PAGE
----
In honor of my upcoming trip to London, I thought I’d do a feature on a little known lefty publisher from the UK. For awhile now I’ve been running into some handsomely designed lefty books from England in the 1970s. It took picking up a couple to make the connection that they were all put out by by stage 1, a small London-based publisher which apparently ran for about a decade from the late 1960s until 1979 (the lowercase name appears to be intentional). In this internet age it often feels that information about just about anything is always at our fingertips, but stage 1 is a ghost online. I can find almost nothing about them. Politically they appear to fellow travelers of US independent socialist publishers Monthly Review. Like MR, their catalog is heavy with both Third World revolution and dense political economy. Rather than being particularly Trotskyist, Maoist, or Stalinist, they seem more ecumenical. They also have similarities to two other UK leftist publishers, Pluto and Zed, but appear to pre-date both.
While their design aesthetic is in someways as ecumenical as their politics, the core of their output does follow a simple convention, which is wrap-around covers which are largely graphic or photographic, with all of the titling bound within a small square box which sits top center on both the front and back. The Pesquet cover to the right is one of my favorites, with the May 68 factory repeated over and over to create wallpaper, nicely broken up by the boxed titling convention. One of the nice things about this format is that their are no limitations on font usage, so this cover features an ultra-thin Helvetica in all capitals, while other covers use wildly different type faces.
Below are six more covers using this basic convention of a small square box at the top center to hold the title and author’s name. The Cleaver, Cabral, and Collier covers in particular are really strong and effective. They were all designed by Ian Escott, who expect was the brainchild behind stage 1’s graphic sense. Escott is also a bit of a ghost online, but I do know that he did covers for Penguin in the late 1960s.
Housing for People or For Profit? and The Body Politic are the weakest of the covers that follow this general style. The former only nods to the convention, with the title in a box of sorts, but the overall graphic and design are much less compelling that the previous examples. The latter maintains the conventions, but the colors and font choice are terribly off-putting. It seems strange to have the cover of a book about 70s feminism seem so witch-y, and not in a good way.
I found this alternative cover for The Body Politic online, but I believe it’s the cover for the revised 1978 edition. It’s interesting that the designer kept the same graphic, but dumped the title in the box for a much more bold, big, drop-shadowed type. While I prefer the typeface and larger graphic, I think both of these elements could have been used to good effect within the existing conventions.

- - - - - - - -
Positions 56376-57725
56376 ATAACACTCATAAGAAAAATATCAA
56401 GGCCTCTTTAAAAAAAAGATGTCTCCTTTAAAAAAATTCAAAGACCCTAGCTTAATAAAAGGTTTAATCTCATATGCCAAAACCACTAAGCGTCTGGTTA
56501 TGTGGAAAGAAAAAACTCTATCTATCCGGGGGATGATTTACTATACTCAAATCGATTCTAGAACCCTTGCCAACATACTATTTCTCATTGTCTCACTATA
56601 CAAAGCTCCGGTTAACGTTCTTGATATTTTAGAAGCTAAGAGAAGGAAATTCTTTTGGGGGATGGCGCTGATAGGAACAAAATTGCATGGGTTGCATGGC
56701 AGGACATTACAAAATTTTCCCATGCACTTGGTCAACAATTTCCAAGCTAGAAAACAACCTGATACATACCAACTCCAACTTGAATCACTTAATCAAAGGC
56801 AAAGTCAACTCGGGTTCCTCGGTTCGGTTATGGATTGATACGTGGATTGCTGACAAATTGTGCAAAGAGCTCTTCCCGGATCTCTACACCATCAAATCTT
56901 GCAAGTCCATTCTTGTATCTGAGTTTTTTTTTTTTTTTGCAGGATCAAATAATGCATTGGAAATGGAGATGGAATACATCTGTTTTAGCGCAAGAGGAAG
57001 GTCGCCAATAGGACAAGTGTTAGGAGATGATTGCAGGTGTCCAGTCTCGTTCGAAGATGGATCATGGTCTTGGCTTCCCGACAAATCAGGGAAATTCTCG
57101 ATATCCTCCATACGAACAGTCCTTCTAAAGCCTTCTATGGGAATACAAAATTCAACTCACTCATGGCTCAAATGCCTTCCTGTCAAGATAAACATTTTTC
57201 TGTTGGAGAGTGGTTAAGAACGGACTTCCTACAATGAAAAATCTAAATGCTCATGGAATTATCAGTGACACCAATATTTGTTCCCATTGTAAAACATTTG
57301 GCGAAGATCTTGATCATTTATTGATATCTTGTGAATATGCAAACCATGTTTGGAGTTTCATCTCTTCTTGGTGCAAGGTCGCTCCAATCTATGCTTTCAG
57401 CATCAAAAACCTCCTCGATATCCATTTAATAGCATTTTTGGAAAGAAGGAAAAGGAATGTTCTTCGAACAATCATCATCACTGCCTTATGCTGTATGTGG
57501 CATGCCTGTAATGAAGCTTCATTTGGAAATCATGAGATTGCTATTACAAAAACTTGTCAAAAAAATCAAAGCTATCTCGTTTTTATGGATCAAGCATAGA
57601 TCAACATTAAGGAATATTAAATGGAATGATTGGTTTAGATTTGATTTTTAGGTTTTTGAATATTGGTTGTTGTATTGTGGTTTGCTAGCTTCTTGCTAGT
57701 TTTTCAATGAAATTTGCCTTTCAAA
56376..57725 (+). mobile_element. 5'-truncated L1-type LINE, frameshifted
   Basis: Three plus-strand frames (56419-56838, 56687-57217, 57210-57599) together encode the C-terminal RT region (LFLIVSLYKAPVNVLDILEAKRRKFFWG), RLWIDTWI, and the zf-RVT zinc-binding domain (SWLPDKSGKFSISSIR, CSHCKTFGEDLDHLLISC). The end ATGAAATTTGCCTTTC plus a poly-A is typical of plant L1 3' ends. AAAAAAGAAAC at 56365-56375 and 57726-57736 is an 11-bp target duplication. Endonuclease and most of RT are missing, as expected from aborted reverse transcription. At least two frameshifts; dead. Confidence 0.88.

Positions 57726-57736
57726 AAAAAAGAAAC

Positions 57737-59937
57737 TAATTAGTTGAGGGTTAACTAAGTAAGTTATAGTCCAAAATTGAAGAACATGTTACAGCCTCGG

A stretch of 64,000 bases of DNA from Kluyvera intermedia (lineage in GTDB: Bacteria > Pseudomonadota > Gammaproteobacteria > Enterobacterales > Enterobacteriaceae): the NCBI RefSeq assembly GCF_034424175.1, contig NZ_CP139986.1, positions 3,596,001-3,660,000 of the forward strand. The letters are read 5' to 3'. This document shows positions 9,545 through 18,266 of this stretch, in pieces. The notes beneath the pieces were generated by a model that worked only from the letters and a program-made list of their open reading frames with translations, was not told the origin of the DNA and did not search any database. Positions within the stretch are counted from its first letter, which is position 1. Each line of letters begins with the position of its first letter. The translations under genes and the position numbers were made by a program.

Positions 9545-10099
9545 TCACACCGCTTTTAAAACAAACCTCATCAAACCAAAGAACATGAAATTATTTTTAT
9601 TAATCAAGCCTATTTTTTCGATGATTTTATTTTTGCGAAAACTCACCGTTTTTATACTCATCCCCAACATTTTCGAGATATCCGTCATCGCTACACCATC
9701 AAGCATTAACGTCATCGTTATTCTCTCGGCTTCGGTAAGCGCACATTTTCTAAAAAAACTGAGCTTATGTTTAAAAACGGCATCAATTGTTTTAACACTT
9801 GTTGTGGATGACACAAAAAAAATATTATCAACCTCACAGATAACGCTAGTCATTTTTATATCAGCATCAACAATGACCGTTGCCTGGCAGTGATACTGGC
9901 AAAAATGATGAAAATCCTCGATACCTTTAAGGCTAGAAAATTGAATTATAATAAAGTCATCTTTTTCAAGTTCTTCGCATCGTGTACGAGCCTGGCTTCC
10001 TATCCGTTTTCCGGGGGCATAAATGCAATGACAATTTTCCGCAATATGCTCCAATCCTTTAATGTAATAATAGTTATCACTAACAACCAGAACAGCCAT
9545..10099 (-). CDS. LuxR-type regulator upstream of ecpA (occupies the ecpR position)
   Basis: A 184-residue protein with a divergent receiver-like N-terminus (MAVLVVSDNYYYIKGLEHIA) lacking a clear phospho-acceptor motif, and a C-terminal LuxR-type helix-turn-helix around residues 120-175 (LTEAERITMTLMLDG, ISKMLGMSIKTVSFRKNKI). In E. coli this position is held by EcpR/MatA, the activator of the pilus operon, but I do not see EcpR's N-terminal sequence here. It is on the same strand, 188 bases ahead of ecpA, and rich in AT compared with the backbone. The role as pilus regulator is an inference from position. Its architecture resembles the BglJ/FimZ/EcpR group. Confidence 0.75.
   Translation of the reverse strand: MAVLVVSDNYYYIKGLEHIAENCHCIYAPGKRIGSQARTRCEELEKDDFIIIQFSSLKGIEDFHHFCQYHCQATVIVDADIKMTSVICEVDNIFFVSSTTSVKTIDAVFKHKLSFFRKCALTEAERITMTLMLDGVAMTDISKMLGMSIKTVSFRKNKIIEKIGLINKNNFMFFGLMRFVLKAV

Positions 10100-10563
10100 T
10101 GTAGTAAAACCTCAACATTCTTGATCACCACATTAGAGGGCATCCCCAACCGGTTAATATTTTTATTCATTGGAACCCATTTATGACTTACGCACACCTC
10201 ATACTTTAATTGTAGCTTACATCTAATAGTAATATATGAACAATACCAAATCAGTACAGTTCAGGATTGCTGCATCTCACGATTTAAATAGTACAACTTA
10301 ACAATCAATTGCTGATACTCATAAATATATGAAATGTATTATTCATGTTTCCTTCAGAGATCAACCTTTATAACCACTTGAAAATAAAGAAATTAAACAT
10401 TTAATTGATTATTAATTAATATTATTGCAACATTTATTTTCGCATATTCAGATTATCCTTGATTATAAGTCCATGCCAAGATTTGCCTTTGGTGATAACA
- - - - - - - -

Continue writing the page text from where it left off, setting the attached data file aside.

Community or Class Struggle? is also a later title (1977), and uses a bold drop-shadow type face and drops the box for a diagonal banner across the cover. The design is strong (if dated feeling) and attributed to Fiona Macintosh.
The earliest publications I can find are a set of two pamphlets about Cuba from 1968, one by Castro, the other Guevara. Both are once again simply and relatively elegantly designed, in one color, with right justified, classical, serifed titles and large central graphics.
stage 1 published two pamphlets by the Conference of Socialist Economists. The first is completely no-frills, with a generic and largely undesigned cover. The second is much improved, but still relatively clean and simple. It also features a nicely designed stage 1 colophon.
The Little Red Schoolbook is an early title (1971), and has a really nice, simple cover. The title in ultra thin, super rounded sans serif lowercase, and that’s it. The Barrios book seems like the last title stage 1 published, and the only one with a full color cover. Here’s another banner for the title, the pink is a nice highlight for the clothing in the photo, but overall it feels a little flat. It also strikes me as a precursor to all the highly saturated full color photo with sans serif type across the front covers that have been all the rage on lefty non-fiction titles for the past 5 years. Maybe ahead of its time, but still a bit boring.
If anyone out there knows more about stage 1, I’d love to hear about!
Domatila Barrios De Chungara, Let Me Speak!: Testimony of Domatila, a Women of the Bolivian Mines (London: stage1, 1979).
Tony Beck, The Fine Tubes Strike (London: stage1, 1974). Cover design by Ian Escott
Amilcar Cabral, Revolution in Guinea: An African People’s Struggle (London: stage1, 1969). Cover design by Ian Escott.
Fidel Castro, Major Speeches (London: stage1, 1968).
Eldridge Cleaver, Revolution in the Congo (London: stage1, 1971).
John and Elsie Collier, China’s Socialist Revolution (London: stage1, 1973). Cover design by Ian Escott.
The Conference of Socialist Economists, The Labour Process & Class Strategies: CSE Pamphlet no.1 (London: stage1, 1976). Cover design unattributed.
The Conference of Socialist Economists, On the Political Economy of Women: CSE Pamphlet no.2 (London: stage1, 1977). Cover design unattributed.
John Cowley, Adah Kaye, Marjorie Mayo, and Mike Thompson, Community or Class Struggle? (London: stage1, 1977). Cover design by Fiona Macintosh, cover photographs by John Sturrock (Report) and Michael Sheridan.
John Cowley, Housing for People or for Profit? (London: stage1, 1979). Cover design by Ian Escott, cover illustration by Paul F. Downton.
Soren Hansen and Jesper Jensen, The Little Red Schoolbook (London: stage1, 1971).
Jacques Pesquet, Soviets at Saclay? (London: stage1, 1976). Cover design by Ian Escott.
Michelene Wandor, ed., Body Politic: Writings from the Women’s Liberation Movement in Britain (London: stage1, 1972).